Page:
You know, some people charge for this kind of tuition.

Comment Re:Before you get your knickers in a bunch (Score 5, Interesting) 267

If you look at the list of affected programs it is obvious why they are being removed. They all install low level drivers. The hardware monitoring/inventory programs use drivers to query devices directly (normal apps can't read the EEPROM on my memory DIMMs, for example) and the anti-virus software uses them to hook in to the OS at a deep level. Those drivers might break when the kernel is updated, so they uninstall those apps.

It's not a bug, it's a feature to ensure that upgrades on machines with tricky anti-virus and nasty DRM/copy protection drivers don't result in an unbootable system. Overzealous perhaps, but it's obvious what the intent is.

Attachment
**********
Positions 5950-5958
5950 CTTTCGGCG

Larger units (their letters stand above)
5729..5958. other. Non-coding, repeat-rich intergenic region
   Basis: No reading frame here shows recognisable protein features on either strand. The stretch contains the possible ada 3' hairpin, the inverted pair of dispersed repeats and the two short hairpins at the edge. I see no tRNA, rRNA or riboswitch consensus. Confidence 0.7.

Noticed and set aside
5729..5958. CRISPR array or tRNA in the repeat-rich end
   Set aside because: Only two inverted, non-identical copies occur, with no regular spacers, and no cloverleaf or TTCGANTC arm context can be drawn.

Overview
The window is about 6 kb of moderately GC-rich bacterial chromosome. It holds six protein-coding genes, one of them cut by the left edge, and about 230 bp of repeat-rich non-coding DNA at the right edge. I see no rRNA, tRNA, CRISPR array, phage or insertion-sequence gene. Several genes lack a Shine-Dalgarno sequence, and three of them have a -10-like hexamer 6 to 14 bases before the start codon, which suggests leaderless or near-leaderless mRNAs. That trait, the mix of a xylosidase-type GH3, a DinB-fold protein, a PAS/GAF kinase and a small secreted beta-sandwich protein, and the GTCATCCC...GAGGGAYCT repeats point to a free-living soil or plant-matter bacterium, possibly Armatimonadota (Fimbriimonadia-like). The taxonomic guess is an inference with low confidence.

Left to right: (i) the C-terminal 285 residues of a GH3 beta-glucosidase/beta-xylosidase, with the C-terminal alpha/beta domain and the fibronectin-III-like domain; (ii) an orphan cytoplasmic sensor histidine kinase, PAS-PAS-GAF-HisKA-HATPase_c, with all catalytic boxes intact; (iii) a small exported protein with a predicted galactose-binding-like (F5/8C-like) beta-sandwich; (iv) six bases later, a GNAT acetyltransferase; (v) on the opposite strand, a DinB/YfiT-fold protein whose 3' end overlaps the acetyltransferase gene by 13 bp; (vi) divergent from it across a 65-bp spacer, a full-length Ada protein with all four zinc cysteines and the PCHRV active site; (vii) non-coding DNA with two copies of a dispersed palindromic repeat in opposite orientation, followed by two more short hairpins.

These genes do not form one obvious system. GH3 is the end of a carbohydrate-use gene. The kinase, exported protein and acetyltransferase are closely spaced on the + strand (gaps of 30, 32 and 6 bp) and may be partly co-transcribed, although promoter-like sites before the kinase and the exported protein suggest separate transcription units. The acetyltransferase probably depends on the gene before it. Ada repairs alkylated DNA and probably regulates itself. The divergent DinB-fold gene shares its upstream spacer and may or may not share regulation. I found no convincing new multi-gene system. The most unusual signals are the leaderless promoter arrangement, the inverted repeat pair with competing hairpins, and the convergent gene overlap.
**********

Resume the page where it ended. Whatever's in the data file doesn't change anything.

Comment Re:OMG!! Female STEM workers again!?!?!? (Score 0, Flamebait) 171

If women want a STEM career they will get one. Clearly they don't want them.

This is so mind numbingly stupid, yet brought up in every debate on the subject, that I can't even be bothered to refute it any more.

Where is all of the outcry about males being less than 10% of the nursing field in the US?

Try ask the American Assembly for Men in Nursing, and look up Mississippi University for Women v. Hogan. Don't people know how to google any more?

Use the Force, Luke.